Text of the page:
“Winter Meadowhawk” dragonflies

The season called “winter” is defined two ways: atmospheric scientists, including meteorologists and climatologists, define winter as the three-month period from December to February; astronomers define winter as the time period that begins on the December Solstice (12/21) and ends on the March Equinox (03/21), although the actual dates for these events may vary slightly.

Several Autumn Meadowhawk dragonflies (Sympetrum vicinum) were spotted on the first day of climatological winter at Occoquan Bay National Wildlife Refuge, Prince William County, Virginia USA. Therefore I think it is appropriate to call them “Winter Meadowhawks.”

The last two photos show the same male, perching on different surfaces. My guess is he was looking for a good source of thermal energy on a cool, windy day.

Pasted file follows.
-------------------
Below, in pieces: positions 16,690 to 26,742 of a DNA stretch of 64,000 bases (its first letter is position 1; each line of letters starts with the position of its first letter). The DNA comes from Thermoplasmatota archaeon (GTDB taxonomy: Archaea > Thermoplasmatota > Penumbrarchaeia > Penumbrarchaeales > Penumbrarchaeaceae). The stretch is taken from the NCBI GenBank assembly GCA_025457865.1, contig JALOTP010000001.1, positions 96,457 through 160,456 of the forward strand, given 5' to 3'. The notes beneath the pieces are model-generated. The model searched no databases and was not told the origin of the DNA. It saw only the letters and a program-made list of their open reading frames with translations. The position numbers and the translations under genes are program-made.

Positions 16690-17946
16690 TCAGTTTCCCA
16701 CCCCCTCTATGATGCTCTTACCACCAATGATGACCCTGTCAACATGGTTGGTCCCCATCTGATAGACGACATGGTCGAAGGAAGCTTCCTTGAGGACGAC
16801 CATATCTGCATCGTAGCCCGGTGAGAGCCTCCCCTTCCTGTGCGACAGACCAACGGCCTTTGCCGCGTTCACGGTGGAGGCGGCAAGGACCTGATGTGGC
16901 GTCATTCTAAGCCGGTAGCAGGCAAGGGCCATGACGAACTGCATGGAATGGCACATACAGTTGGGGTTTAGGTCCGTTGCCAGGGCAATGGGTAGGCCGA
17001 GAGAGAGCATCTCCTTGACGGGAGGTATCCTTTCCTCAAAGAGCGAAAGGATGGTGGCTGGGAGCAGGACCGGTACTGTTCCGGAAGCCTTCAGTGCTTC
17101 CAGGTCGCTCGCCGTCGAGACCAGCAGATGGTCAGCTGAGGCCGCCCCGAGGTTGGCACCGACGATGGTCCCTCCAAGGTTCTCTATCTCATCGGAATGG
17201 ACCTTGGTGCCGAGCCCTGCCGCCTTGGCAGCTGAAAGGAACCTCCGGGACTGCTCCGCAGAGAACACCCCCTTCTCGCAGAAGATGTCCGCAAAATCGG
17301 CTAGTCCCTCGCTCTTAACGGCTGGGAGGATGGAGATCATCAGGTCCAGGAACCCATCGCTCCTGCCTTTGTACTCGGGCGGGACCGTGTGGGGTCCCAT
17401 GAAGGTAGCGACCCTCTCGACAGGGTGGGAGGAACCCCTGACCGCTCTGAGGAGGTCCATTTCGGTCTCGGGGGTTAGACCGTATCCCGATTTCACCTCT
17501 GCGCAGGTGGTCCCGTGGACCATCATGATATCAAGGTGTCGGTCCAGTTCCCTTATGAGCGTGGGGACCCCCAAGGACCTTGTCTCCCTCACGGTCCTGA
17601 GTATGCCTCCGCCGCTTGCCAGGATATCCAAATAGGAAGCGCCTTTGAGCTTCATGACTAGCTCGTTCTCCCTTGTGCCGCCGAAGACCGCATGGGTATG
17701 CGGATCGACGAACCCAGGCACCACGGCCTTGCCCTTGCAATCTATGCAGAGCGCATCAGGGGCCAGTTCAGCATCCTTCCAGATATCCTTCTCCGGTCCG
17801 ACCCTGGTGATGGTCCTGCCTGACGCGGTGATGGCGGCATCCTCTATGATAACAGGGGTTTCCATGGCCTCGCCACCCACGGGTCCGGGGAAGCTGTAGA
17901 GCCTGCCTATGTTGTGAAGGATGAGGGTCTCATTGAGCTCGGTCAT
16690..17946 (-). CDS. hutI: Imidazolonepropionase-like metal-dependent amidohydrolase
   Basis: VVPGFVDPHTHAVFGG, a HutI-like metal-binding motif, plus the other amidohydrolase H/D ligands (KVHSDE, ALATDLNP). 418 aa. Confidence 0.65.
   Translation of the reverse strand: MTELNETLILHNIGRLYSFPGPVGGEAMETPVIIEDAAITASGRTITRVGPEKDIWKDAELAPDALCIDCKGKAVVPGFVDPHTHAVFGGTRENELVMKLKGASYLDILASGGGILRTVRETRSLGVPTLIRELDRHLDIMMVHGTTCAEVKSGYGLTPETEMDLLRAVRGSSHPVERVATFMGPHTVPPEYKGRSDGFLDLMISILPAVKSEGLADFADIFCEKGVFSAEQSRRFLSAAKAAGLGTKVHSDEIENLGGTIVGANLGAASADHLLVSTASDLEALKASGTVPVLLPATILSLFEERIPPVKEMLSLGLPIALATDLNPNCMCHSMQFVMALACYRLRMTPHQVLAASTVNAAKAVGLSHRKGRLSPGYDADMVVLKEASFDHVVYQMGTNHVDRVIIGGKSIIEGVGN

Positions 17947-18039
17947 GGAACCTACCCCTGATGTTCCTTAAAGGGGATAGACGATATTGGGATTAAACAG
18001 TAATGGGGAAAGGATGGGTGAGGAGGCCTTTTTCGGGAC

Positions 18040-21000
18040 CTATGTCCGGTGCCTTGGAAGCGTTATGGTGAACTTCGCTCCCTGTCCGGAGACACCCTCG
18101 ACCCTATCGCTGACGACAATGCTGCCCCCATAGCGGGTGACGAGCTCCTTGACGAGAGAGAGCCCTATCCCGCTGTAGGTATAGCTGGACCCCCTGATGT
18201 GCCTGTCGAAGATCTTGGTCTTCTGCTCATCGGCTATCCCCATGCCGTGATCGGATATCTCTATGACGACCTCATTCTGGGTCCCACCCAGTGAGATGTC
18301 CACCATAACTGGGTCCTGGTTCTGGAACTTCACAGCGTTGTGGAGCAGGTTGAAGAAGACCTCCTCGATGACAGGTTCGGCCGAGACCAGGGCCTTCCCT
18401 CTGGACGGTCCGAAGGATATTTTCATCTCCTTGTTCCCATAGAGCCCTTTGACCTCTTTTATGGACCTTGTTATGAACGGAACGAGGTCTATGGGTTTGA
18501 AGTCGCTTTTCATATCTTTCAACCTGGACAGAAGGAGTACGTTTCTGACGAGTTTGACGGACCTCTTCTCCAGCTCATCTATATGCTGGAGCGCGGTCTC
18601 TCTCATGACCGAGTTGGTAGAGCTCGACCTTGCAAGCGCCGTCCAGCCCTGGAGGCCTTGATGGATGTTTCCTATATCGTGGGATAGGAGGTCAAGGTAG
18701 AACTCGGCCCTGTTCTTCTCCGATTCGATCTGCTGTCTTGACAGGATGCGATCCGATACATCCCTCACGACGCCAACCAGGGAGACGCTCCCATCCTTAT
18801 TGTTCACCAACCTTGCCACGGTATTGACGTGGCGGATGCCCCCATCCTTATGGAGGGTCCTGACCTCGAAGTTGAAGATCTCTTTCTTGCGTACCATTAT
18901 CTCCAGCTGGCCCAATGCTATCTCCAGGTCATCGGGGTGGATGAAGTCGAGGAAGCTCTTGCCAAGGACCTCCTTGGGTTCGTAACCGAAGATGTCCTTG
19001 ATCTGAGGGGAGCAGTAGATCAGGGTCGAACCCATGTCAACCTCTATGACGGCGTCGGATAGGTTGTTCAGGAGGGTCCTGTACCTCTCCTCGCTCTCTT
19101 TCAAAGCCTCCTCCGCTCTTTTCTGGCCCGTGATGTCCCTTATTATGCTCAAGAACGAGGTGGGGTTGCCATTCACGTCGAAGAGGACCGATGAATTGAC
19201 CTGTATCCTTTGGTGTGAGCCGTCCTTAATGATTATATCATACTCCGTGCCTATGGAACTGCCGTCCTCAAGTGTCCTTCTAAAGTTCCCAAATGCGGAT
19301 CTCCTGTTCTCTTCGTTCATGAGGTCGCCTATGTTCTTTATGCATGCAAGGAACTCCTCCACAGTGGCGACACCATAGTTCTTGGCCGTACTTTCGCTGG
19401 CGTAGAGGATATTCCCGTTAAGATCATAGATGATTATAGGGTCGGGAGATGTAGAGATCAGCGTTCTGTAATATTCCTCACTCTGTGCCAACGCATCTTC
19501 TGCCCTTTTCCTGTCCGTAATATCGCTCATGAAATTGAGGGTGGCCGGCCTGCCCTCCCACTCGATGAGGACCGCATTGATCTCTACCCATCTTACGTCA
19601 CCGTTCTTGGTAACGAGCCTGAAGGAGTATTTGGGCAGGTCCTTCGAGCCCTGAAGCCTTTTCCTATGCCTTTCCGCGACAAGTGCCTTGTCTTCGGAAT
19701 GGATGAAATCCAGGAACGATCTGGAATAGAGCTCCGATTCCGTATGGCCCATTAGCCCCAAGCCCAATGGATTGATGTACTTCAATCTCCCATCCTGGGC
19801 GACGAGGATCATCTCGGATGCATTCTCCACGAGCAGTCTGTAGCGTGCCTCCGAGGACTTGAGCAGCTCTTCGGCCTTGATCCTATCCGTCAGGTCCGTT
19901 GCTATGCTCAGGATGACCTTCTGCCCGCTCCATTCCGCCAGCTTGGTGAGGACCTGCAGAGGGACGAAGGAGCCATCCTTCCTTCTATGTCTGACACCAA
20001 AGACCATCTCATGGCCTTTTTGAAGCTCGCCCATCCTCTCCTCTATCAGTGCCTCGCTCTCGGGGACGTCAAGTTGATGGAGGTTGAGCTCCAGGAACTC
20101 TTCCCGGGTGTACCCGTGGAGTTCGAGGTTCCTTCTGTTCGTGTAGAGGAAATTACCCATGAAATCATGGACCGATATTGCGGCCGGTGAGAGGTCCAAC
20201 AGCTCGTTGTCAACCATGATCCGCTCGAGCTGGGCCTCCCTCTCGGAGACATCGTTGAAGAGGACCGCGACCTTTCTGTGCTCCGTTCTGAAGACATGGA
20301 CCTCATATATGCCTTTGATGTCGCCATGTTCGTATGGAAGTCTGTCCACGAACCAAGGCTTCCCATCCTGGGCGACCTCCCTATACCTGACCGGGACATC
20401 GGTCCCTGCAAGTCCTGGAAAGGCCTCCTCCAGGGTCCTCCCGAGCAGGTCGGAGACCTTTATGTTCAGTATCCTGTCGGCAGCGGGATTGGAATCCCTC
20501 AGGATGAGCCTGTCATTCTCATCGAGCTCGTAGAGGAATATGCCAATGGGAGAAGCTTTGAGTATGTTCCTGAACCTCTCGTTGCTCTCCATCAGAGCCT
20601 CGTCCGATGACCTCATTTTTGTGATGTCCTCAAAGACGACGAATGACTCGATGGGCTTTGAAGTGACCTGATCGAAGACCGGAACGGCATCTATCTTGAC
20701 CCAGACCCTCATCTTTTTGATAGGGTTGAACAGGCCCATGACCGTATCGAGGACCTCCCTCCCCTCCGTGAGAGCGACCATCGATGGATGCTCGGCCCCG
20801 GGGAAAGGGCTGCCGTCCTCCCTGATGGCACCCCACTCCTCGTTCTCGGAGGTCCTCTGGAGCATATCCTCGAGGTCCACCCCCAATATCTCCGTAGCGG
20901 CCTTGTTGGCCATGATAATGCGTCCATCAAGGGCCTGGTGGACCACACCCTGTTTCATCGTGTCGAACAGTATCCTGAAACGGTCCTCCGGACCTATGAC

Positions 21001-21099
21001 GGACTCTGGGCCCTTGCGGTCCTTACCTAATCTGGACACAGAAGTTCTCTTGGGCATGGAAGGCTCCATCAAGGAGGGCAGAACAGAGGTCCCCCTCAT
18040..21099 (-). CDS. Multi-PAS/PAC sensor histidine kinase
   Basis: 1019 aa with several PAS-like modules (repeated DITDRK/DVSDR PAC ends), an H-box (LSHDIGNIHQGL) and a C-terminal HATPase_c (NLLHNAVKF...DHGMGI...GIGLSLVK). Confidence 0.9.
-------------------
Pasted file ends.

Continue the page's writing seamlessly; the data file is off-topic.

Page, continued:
The Sun is always low in the sky during winter, even at its maximum altitude. Indirect incoming solar radiation (insolation) is less intense than direct insolation. The last photo shows the male dragonfly perched on a south-facing wooden board that is perpendicular to the surface of the Earth, therefore the solar energy received by the board is more intense than the energy received by the ground. This probably explains why the male moved from the ground to the board.


The last photo was taken on 01 December 2017 at 11:33:50 a.m. EST, as shown by the EXIF information for the image. The altitude of the Sun was 28.9° at 11:30 a.m., meaning a ray of sunlight formed an angle of 28.9° with horizontal surfaces such as the ground. At the same time, a ray of sunlight formed an angle of 61.1° with vertical surfaces such as the wooden board shown in the first and last photos. That’s the beauty of mathematics — some simple geometry shows clearly which surface received more intense insolation. Smart dragonflies!

Related Resource: Sun or Moon Altitude/Azimuth Table, U.S. Naval Observatory.

Copyright © 2017 Walter Sanford. All rights reserved.

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